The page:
So, at this juncture, it is easy to see why there is a need for persevering faith on our part before the good work of salvation which God began in us culminates in success (Hebrews 10:36-39, Matthew 24:9-13).

Salvation is a process with a beginning and an end, after which believers get to reap the reward of eternal life. Though we are saved by faith to enter into a journey of faith (Romans 1:16-17), believers still have to work out our salvation with fear and trembling (Philippians 2:12).

Faith is a word with broad ramifications. If we claim we believe in God, we have to take action according to what we believe. Otherwise, we will be like satan who also believe God exists (James 2:19).

If Noah merely believed in God but failed to act by building the ark, he and his family would have perished (Hebrews 11:7).

Similarly, in the case of Abraham: “Was not Abraham our father justified by works when he offered up his son Isaac on the altar? You see that faith was active along with his works, and faith was completed by his works; and the Scripture was fulfilled that says, Abraham believed God, and it was counted to him as righteousness—and he was called a friend of God. You see that a person is justified by works and not by faith alone” (James 2:21-24).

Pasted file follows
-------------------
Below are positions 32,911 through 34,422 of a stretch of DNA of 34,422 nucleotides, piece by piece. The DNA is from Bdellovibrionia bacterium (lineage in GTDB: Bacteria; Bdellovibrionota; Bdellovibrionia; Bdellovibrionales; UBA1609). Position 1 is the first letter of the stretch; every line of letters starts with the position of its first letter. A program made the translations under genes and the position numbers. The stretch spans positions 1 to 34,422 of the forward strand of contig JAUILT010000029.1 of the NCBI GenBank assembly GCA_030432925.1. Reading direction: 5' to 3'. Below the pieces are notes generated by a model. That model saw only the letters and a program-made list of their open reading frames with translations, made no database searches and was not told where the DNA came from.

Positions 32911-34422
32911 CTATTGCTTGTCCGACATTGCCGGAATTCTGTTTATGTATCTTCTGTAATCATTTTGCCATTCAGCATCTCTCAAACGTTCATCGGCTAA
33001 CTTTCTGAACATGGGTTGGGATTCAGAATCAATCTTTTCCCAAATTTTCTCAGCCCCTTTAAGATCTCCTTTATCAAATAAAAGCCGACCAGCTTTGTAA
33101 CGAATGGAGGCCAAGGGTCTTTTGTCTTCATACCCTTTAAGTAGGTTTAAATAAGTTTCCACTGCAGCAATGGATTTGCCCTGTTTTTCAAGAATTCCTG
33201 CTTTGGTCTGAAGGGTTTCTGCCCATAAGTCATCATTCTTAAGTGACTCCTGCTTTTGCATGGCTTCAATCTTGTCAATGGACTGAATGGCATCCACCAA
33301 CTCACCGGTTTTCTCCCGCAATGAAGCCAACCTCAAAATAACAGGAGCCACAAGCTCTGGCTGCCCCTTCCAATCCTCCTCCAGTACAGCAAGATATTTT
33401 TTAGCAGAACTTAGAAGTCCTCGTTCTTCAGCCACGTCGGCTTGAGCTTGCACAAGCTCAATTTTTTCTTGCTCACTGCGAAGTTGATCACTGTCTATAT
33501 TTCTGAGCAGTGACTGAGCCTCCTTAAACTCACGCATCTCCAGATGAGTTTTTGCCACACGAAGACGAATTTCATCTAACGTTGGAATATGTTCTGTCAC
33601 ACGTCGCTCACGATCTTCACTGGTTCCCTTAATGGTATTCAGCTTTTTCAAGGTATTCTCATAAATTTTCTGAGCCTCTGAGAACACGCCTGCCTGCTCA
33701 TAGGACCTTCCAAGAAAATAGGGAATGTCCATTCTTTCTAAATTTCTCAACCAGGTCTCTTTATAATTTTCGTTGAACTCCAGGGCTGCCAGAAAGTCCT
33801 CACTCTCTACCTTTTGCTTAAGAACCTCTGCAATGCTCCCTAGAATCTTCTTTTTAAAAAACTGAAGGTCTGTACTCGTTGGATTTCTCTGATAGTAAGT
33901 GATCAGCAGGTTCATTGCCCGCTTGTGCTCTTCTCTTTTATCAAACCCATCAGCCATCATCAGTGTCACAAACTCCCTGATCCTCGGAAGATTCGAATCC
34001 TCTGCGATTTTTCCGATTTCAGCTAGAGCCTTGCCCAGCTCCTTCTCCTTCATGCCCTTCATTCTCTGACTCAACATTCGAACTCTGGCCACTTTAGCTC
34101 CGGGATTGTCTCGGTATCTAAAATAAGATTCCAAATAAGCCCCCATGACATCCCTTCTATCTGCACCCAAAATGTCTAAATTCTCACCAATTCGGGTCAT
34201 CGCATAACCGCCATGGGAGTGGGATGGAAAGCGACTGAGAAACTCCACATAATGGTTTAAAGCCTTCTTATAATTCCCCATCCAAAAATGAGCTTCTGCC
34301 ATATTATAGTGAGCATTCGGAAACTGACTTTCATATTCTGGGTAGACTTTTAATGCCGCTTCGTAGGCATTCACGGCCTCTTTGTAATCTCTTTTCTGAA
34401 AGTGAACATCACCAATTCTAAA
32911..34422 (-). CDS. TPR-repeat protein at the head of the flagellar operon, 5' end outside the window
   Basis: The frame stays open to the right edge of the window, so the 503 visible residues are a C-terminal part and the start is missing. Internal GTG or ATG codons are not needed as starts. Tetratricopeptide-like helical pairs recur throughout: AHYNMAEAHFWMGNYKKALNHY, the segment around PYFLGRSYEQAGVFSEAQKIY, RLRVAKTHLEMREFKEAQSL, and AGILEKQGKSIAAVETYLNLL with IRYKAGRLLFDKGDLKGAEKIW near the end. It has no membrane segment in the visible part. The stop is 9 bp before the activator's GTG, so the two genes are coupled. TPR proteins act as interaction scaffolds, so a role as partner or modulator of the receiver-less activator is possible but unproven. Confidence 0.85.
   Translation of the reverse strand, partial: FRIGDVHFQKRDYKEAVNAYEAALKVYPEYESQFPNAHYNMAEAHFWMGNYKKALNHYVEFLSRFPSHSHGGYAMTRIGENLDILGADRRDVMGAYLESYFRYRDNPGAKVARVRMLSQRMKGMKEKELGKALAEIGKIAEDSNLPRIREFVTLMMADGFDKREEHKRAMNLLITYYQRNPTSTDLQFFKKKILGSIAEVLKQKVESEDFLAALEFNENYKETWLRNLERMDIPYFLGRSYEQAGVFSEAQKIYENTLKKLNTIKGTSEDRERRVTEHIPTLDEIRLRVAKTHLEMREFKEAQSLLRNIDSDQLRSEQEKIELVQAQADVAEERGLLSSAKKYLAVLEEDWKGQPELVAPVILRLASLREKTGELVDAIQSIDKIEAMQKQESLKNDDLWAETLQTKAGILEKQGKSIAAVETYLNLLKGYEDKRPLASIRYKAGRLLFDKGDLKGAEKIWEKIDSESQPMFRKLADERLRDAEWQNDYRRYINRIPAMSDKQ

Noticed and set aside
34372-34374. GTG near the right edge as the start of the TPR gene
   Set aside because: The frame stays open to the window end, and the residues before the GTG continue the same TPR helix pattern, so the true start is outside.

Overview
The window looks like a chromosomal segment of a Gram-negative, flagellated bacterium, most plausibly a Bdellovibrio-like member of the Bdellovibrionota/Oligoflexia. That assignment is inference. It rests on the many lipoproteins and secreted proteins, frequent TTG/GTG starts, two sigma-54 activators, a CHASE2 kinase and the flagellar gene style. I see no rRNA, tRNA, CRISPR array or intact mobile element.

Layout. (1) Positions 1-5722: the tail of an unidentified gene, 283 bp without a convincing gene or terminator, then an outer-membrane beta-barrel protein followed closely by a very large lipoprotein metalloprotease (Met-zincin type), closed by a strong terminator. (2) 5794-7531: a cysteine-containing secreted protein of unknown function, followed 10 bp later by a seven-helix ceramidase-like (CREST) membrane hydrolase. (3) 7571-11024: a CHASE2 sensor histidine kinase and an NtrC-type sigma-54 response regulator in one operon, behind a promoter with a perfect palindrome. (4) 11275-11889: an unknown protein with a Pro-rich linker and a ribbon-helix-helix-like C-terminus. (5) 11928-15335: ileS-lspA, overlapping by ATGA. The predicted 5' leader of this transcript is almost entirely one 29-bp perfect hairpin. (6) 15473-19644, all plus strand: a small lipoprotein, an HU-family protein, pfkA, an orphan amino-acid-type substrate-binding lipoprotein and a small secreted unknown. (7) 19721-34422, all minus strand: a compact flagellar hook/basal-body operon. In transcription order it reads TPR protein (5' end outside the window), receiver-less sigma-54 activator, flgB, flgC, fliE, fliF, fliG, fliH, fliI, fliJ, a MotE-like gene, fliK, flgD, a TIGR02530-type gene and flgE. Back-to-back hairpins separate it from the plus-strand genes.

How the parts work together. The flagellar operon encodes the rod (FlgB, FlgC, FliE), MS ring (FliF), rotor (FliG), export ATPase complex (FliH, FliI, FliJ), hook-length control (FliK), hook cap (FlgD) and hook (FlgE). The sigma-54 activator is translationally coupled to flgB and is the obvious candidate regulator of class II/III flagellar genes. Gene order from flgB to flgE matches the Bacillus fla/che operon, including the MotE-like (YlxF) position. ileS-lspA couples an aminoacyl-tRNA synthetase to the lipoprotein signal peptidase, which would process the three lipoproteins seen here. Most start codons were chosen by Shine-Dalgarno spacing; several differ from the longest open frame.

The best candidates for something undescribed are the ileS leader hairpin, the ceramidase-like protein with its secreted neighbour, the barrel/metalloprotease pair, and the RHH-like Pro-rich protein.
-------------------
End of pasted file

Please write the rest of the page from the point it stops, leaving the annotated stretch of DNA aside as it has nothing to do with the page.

Furthermore, salvation involves the paradox of divine election and free will. No doubt, God is the main protagonist in our salvation: "Salvation belongs to our God, who sits on the throne, and to the Lamb” (Revelation 7:10). 
  • Even before the world began, God chose and predestined us to be His special, holy people. “For he chose us in him before the creation of the world to be holy and blameless in his sight. In love he predestined us for adoption to sonship through Jesus Christ, in accordance with his pleasure and will” (Ephesians 1:4-5).
  • God keeps those who know Him and obey Him safe and strong till they attain eternal life: “My sheep listen to my voice; I know them, and they follow me. I give them eternal life, and they will never perish. No one can snatch them away from me, for my Father has given them to me, and he is more powerful than anyone else. No one can snatch them from the Father’s hand” (John 10:27-29).